Monday, March 21, 2022

TBR: JERKS by Sara Lippmann

TBR [to be read] is a semi-regular, invitation-only interview series with authors of newly released/forthcoming, interesting books who will tell us about their new work as well as offer tips on writing, stories about the publishing biz, and from time to time, a recipe.


Give us your elevator pitch: what’s your book about in 2-3 sentences?


JERKS rides the proverbial clutch between wanting and having. Ambivalent mothers, aging suburbanites, restless teens, survivalist parents, and disaffected wives—desire is a live wire, however frayed, a reminder that life, for all its sputtering stall outs, is still worth living.



Which story did you most enjoy writing? Why? And, which story gave you the most trouble, and why?


“Let All the Restless Creatures Go” was probably the most enjoyable and the most challenging: enjoyable because I drafted it during a 4-day DIY writing retreat on the Jersey Shore in a raw, windy spring a bunch of years ago. Quiet and concentration are often hard to come by, but they were my sole companions during that skinny stretch of time. There is little I love more than a beach town in the off season. Granted, I went down there to work on my novel, but I wound up exploring the dunes and the bay, riding around on my sand bike, and writing this Jersey turtle story instead. I like to keep things short, but it kept growing and growing, so the challenge arose in wrangling. And in getting it right. (There was a lot to get wrong.) I think it was around 7K when it appeared in Midnight Breakfast, but with the help of Ashley Miller, my wonderful editor at Mason Jar, I shaved off some of that length for the version included here.


Tell us a bit about the highs and lows of your book’s road to publication.


My agent – who I adore, and for whom I have not made things easy! – had been waiting with infinite patience and grace for my novel which seemed to be taking half of my adult life, and didn’t feel it was prudent to start shopping an intermediary collection, especially as my voice tends to connect better with small presses, so I sent it to MJP because I love their books so much, and was absolutely thrilled when they wrote me with the good news. Ian, Ashley, Heather and Michael are incredible. The whole experience of working with them has surpassed every dream.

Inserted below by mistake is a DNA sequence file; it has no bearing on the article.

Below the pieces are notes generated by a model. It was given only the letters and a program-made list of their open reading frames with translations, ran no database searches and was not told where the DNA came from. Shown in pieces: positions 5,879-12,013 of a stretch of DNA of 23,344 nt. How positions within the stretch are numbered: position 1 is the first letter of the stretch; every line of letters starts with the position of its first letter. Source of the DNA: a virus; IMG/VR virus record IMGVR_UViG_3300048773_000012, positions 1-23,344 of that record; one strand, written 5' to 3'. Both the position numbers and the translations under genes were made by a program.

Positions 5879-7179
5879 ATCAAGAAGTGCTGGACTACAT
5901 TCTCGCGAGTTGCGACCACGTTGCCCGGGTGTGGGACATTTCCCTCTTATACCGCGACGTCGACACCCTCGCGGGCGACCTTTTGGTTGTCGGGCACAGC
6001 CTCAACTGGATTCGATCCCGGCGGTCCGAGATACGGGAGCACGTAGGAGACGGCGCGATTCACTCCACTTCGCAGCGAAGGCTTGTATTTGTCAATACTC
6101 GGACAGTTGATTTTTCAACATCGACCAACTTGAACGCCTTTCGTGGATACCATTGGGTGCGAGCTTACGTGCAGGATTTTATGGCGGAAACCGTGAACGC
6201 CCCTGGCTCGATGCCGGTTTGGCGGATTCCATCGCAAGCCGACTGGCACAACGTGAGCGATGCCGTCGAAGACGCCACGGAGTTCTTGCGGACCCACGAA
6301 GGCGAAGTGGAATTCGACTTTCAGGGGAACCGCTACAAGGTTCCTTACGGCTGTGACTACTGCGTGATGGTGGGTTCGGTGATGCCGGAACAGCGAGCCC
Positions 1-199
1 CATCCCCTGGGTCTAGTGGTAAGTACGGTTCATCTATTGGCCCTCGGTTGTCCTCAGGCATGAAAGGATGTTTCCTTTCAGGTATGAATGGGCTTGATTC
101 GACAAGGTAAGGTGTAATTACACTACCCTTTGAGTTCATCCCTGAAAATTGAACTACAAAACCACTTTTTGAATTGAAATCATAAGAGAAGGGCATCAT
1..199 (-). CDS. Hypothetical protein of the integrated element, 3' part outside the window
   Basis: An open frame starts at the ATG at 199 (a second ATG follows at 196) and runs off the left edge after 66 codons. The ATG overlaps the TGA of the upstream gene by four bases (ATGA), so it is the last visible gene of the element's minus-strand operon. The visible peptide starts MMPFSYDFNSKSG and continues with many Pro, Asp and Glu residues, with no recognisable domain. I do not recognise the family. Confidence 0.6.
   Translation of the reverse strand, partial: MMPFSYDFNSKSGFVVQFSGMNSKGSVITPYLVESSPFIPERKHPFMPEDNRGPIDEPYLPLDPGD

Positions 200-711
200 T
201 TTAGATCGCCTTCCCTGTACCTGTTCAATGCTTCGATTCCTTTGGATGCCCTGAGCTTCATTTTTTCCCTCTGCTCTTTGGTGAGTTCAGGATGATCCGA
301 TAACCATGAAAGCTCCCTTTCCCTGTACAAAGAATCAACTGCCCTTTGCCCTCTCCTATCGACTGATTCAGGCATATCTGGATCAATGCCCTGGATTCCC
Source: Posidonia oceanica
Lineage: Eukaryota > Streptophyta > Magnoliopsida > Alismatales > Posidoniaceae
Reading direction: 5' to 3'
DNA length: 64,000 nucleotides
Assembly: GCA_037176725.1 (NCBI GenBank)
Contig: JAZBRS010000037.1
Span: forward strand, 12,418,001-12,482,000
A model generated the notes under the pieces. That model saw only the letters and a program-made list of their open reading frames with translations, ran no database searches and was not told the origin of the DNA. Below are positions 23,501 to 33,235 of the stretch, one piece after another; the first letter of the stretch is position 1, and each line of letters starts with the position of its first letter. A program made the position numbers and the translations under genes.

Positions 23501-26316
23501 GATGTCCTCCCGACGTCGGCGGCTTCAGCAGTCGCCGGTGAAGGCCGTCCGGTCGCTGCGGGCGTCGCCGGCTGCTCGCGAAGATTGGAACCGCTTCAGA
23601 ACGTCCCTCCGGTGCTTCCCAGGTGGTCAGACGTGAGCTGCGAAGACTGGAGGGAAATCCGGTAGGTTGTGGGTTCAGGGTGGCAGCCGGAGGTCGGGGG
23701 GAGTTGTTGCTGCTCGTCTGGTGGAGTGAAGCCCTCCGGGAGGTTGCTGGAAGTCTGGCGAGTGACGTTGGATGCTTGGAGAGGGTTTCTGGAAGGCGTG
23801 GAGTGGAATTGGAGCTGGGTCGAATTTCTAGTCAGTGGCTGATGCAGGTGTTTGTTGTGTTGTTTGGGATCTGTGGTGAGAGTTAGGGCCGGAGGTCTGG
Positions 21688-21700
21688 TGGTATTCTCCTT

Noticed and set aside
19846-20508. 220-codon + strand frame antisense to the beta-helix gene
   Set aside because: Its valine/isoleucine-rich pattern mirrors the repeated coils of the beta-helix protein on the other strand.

What’s your favorite piece of writing advice?


Get a copy of This Won’t Take But A Minute Honey by Steve Almond. It’s this tiny craft booklet that fits in your pocket. I love how he talks about – everything! read the book! -- our inner “bullshit detector.” If all of “writing is decision making,” then how do we get better at making those calls without becoming derailed by doubt? It’s a paradox. Trust your gut. Then, be merciless in your challenges. Precision, emotional honesty, all of that, calls upon the strength of that intrinsic sensor. It takes time to sharpen one’s instincts through critical perspective. Maybe it’s the one craft element we’re always working on. Fire it up. Take a good whiff around. Do you smell phony baloney? You know when you know.



My favorite writing advice is “write until something surprises you.” What surprised you in the writing of this book?


That it turned out to be a book! I was procrastinating on my novel by writing stories because my brain thinks in stories. The longer it took me to write the novel the more stories I wrote until I realized that they were in dialogue with one another, and what, I had a collection.

How did you find the title of your book?


The title is the title of one of the stories I wrote during this procrastination period. As soon as I began to think of it as a book title, JERKS became my guiding light.


Inquiring foodies and hungry book clubs want to know: Any food/s associated with your book? (Any recipes I might share?)


Jerky, of course. (Which I’ve never made -- yet.)











READ A STORY, “If You're Lucky, This Could Be You”:





DC-area author Leslie Pietrzyk explores the creative process and all things literary.